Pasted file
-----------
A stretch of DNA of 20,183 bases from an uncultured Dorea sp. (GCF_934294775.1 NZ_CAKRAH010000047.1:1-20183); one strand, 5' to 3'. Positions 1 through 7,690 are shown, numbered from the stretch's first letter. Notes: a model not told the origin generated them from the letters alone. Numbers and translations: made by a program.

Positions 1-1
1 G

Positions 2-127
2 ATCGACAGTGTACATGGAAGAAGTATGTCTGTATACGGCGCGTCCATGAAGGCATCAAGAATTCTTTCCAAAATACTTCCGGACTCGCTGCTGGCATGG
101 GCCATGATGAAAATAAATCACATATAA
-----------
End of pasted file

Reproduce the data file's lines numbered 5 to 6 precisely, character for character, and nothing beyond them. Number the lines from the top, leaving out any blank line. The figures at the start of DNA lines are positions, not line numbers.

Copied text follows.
2 ATCGACAGTGTACATGGAAGAAGTATGTCTGTATACGGCGCGTCCATGAAGGCATCAAGAATTCTTTCCAAAATACTTCCGGACTCGCTGCTGGCATGG
101 GCCATGATGAAAATAAATCACATATAA